Mycoplasma Infection

Mycoplasma Infection

     Mycoplasma infections have for years been addressed in medical literature, but more recently have regained interest and with it the awareness of their role as trigger factors causing different forms of arthritis.

     The role of Mycoplasma in arthritis has been debated for years. Mycoplasma species differ from bacteria in that they are very small, and they lack a cell wall. Mycoplasmas are the smallest organisms that are able to survive outside of cells. They are a major cause of respiratory disease. They can remain in respiratory secretions for a long time after the signs of infections have disappeared. They can also be found in other organs causing disease. These organs include the genitals, the brain, and joints. They can also be found transiently in the blood and sometimes with the peripheral white blood cells, also called leukocytes. The organisms are then transported to different parts of the body. They enter the tissue in different areas and cause injury to the cell mucosa. Once this damage has occurred, the body frequently is unable to clear the Mycoplasma from the site of infection without antimicrobial treatment. They can reside for years in the tissue without being detected. Mycoplasmas have also been found in individuals who do not have apparent disease. Our research showed that 15% or less of healthy individuals have Mycoplasma infection. They can also be innocent bystanders (commensals). Since Mycoplasma is difficult to recover by routine culture once this has occurred, the laboratory must use other recovery methods. The two most common methods are ELISA, which detects antibodies of current and past infections, and PCR, which detects the genetic fingerprint of the Mycoplasma infection within the cells.

     The genus of Mycoplasma is comprised of 69 species of which 13 can be pathogenic. Some infect humans and others infect plants or animals.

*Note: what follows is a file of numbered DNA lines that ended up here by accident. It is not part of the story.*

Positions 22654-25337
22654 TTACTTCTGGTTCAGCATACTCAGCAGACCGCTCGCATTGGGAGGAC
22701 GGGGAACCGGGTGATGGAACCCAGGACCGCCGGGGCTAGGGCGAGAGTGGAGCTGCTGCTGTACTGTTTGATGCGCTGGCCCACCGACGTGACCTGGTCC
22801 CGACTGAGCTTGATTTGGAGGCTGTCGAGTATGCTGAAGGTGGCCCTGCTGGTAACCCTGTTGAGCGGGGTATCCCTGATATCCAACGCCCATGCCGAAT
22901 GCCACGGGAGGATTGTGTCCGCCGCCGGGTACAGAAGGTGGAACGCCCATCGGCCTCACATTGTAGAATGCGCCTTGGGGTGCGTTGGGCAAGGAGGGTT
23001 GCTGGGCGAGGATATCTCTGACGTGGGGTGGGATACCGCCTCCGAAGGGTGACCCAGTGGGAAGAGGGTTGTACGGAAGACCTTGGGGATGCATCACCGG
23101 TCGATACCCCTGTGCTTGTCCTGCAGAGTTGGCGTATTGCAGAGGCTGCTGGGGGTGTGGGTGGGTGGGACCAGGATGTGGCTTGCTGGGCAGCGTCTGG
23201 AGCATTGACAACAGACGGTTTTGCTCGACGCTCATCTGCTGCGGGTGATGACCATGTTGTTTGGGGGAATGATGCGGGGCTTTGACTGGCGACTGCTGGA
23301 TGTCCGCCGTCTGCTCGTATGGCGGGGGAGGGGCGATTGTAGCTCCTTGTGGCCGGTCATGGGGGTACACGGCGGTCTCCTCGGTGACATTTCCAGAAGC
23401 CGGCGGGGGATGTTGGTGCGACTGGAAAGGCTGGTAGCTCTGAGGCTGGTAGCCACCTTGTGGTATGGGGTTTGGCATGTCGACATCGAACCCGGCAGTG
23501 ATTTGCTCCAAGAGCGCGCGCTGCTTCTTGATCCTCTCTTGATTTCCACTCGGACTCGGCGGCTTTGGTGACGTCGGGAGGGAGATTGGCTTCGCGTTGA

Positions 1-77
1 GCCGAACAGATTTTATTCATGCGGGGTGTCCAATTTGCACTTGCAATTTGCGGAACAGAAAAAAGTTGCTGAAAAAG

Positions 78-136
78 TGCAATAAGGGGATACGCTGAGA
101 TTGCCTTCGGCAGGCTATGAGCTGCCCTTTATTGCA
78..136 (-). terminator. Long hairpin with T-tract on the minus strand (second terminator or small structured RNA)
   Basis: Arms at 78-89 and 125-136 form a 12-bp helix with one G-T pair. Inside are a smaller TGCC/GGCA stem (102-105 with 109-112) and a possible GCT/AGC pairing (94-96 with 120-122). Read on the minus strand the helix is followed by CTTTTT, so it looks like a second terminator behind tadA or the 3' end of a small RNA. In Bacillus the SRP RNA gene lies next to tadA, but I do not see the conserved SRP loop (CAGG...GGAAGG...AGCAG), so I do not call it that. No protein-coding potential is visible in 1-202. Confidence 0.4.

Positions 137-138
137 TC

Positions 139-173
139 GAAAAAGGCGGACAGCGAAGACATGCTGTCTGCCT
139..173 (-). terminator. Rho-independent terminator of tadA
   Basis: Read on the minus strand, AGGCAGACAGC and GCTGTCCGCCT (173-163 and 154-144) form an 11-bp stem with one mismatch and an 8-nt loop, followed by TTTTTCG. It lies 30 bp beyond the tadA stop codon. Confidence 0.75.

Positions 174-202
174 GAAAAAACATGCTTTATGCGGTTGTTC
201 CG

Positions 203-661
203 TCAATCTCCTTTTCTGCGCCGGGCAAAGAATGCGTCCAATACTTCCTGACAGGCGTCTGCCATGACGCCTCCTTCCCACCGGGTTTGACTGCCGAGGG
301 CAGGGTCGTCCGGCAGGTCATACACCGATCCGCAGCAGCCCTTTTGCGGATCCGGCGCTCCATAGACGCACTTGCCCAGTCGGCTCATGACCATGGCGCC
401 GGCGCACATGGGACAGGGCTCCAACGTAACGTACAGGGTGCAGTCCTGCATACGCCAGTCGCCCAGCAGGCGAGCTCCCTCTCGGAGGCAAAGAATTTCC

At the Arthritis Center of Riverside, we have conducted research for many years to determine the relationship between infectious microorganisms and different forms of arthritis. We have also published some of our results in scientific journals

      Our published studies have shown that approximately 50% of the patients who have rheumatoid arthritis, fibromyalgia, chronic fatigue syndrome, and Gulf War illness, have evidence of Mycoplasma infection. Mycoplasma infection can be difficult to treat. Sometimes it requires a combination of oral and parenteral antibiotics for prolonged periods.



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Arthritis Center of Riverside
11725 Slate Avenue
Riverside, CA  92505
Tel: 951.352.1700
Fax: 951.352.9117

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     *The information in this website is not intended to replace a rheumatology textbook nor be a complete update of the rheumatology scientific literature.  It should not be misconstrued as personal medical advice.  Rather, it portrays Dr. Al Robert Franco's interests in the field of rheumatology, namely, the interrelationship between infections and rheumatic diseases and how this applies to the treatment of arthritis.